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May 14th, 2015

Namestone: Past Meets Present in a Fight to Possess the Cosmos

Namestone Cover

‘An intriguing and unique examination of human behaviour in the light of the co-existence of science and belief, past and present, good and evil.’

In our scientific age many people feel that science, claiming proof as its ultimate authority, has taken the high ground once held by belief. Belief and science are often held to be in conflict; like oil and water, yet in spite of this others claim that science strengthens their belief.

In Namestone Author Anthony Shephard looks at this modern ‘double vision’ from the unique perspective of co-existence and the difficulties two men found in age-old belief and in science.

Two men from different eras, a fifteenth century monk and a twenty-first century scientist, are brought together by a series of horrific events which stretch loyalty, trust and friendship to their limits.

They become inextricably bound up with the enigmatic Hérault – a man with exceptional fighting skills and even more deadly persuasive powers who seeks power beyond anything else, using evil as a practical tool to achieve his ends. Power for him means total freedom, depending on no one, neither in this world nor any other.

Death and survival are dealt with in a way that touches on the interaction between age-old faith and a deliberately understated scientific undercurrent. Nevertheless, it is designed to be read for the thrill and fun of it with the ultimate message that all existence is co-existence. We depend not only on one another, in whom we see the image of God, but on the whole universe and the space-time in which we find ourselves.

Anthony says: ‘I did not want to write a simple ‘baddies get their come-uppance’ story. The “villain”, Hérault, makes no excuses or pretence of goodness or of being misunderstood; instead he makes as effective an argument for being evil as possible to persuade others to his way. I wanted to present in story form the challenges we all face in one way or another, through the lens of an adventure story; seeing the actions of ordinary people under extraordinary stresses, with a modern scientific view in the light of age-old beliefs.

‘I have always been fascinated by the impact of Quantum Physics on our everyday attitude to life and faith, and find it a constant wonder that the harmonic trinity of energy, matter and observation mirrors that of the Holy Trinity of Father, Son and Holy Spirit. Ultimately the philosophies that try hardest to understand the way the world is must resemble each other and each contain fundamental truths. The cosmos is a harmony of matter and energy. It has been suggested that matter as we see does not exist, that it is ultimately the interaction of energy fields; that we are each a harmonic in a greater symphony. Existence is co-existence. We cannot, need not and should not separate the “how” from the “why”.’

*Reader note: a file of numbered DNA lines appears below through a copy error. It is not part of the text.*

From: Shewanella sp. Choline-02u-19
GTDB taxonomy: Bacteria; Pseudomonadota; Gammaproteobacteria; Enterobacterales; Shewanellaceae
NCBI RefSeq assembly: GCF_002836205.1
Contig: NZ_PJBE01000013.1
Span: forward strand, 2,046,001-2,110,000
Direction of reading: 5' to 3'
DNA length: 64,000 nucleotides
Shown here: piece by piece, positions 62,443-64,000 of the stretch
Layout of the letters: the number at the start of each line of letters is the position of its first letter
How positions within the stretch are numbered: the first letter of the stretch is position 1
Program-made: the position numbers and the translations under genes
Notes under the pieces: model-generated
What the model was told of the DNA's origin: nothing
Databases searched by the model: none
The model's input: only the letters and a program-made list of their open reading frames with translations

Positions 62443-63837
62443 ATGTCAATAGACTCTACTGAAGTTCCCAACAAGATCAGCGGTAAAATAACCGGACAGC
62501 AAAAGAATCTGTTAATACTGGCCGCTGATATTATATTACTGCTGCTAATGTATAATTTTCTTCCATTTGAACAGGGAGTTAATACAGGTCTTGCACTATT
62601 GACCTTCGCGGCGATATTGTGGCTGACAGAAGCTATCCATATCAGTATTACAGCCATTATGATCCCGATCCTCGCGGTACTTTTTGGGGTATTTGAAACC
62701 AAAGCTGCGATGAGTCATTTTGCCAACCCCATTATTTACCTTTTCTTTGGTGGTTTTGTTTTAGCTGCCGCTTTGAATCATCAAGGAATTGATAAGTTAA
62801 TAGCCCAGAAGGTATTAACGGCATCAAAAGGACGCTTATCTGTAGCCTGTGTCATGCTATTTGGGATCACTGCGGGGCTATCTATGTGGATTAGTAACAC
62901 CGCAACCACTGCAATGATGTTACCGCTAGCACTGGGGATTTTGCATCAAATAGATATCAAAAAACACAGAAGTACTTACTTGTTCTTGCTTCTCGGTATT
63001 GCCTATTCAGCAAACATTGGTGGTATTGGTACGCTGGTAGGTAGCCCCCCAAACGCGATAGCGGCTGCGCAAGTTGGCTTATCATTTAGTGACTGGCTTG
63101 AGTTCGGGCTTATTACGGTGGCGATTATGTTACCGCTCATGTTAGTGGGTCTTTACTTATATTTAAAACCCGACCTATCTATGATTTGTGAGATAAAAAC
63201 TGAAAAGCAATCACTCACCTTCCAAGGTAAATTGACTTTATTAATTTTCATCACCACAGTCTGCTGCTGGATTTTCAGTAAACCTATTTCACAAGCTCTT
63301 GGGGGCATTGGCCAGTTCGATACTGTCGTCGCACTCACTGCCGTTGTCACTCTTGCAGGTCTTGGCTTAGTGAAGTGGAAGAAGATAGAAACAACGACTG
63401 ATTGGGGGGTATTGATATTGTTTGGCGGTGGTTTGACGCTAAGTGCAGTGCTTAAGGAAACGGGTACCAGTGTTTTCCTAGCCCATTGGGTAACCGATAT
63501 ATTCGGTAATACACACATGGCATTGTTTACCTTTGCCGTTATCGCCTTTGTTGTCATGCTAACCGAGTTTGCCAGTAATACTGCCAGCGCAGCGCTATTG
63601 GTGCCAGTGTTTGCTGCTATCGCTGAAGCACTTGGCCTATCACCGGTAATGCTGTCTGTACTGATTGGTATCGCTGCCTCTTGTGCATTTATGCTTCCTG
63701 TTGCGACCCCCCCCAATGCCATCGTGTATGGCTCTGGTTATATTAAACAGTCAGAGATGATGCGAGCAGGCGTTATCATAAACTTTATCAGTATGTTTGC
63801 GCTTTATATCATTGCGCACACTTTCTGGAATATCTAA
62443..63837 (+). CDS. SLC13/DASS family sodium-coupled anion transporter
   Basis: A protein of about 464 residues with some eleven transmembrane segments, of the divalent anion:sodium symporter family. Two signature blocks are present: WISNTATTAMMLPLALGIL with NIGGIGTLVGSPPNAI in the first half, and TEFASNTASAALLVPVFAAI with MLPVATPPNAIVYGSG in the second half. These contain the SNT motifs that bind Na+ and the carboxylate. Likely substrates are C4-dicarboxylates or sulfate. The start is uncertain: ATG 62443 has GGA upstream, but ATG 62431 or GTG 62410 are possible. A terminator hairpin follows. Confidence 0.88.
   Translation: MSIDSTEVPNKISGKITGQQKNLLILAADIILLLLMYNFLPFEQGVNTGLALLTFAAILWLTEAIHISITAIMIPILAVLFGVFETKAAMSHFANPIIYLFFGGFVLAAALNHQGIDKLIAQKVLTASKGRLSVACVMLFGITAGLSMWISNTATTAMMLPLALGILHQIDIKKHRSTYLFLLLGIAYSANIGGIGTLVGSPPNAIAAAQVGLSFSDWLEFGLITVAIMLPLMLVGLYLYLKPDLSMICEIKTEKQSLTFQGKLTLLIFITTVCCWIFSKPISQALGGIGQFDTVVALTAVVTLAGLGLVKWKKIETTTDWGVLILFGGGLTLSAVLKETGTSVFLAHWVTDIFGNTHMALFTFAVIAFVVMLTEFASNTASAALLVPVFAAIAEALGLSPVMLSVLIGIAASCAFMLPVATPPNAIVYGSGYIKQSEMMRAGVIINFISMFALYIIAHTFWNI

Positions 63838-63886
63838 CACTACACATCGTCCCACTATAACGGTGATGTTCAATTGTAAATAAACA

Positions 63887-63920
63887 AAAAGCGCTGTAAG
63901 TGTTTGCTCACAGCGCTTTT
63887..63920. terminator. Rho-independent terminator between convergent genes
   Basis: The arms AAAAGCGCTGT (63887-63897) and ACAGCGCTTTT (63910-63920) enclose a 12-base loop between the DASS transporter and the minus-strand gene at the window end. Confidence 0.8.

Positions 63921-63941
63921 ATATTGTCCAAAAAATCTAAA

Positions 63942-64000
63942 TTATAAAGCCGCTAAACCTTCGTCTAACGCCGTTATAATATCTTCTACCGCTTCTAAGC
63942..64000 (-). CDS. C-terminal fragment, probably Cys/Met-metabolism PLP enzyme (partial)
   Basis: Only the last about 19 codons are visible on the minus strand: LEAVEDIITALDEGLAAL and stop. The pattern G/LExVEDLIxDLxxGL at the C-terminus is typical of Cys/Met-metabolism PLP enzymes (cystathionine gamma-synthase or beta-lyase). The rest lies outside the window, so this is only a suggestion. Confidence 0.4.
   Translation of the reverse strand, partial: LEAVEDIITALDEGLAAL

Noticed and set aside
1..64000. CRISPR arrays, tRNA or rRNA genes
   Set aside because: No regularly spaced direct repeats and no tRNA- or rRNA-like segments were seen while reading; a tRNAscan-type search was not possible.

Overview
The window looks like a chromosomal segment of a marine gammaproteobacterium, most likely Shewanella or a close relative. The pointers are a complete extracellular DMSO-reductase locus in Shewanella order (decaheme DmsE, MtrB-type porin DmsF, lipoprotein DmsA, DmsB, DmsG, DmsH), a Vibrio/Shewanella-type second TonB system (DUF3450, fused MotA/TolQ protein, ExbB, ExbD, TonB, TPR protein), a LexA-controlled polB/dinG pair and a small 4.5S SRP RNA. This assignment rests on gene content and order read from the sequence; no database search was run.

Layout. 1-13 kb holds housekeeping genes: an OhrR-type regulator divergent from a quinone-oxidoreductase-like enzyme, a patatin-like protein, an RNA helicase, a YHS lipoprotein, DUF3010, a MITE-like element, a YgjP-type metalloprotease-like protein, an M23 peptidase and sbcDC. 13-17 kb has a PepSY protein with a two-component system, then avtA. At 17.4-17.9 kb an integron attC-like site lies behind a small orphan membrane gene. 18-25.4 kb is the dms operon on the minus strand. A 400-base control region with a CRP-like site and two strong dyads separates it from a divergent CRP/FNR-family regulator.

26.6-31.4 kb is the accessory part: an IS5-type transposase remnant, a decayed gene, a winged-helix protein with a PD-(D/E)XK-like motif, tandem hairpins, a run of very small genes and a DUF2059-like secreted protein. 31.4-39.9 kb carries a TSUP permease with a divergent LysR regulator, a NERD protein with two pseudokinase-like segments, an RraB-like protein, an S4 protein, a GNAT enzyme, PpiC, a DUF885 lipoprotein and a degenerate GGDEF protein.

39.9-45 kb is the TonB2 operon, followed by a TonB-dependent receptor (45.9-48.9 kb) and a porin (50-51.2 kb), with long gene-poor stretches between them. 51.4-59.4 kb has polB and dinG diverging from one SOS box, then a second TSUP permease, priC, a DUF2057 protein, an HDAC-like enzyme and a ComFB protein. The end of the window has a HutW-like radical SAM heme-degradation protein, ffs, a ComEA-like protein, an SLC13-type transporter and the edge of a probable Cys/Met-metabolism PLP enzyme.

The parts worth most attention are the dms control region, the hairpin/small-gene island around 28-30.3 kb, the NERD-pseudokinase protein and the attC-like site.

‘Anthony Shephard has given us a dramatic fictional exploration of the eternal fight between Good and Evil. I strongly recommend this immensely readable book.’

Anne Stenhouse, playwright and novelist

‘Very imaginative, gripping and thought-provoking.’

Rev John Matthews, Tilehouse Street Baptist Church, Hitchin

Anthony Shephard, is a retired contact lens practitioner and a war baby. Born in 1942 he grew up in Ilford close to London’s East End but was too young to be evacuated and has remarkably early memories, particularly of the war. From as far back as his first year he can recall his cot, sitting in his pram and being given snow off the coverlet. Of the war he recalls seeing barrage balloons, a bomb shelter, a window blown in by a blast and a doodlebug.

Things that influenced him included his mother’s compassionate attitude to both the Germans and the Allies during the war.

His father, unfit for service in the forces from a heart condition, joined the Air Raid Precautions in which he volunteered to enter a bombed building at night to comfort a woman trapped in the rubble. Sadly his heart did not stand the strain and he died shortly after.

 The war ended when Anthony was three years old, and he and other boys used to collect small beads of shrapnel with magnets from roadsides and gardens.

 Experiences from the war no doubt helped to shape his interest in how people relate to one another, the way the world works and the nature of existence. These and the effect of those times on the East End, which pulled together during the war, sowed the seed of seeing all existence as co-existence.

 Anthony has experience in editing, strip cartooning and a wide variety of fiction and non-fiction, describing himself as ‘an essayist, often dipping my pen in a subject to let it flow where it will.’  

Namestone is published by Instant Apostle and is available online and from bookshops.

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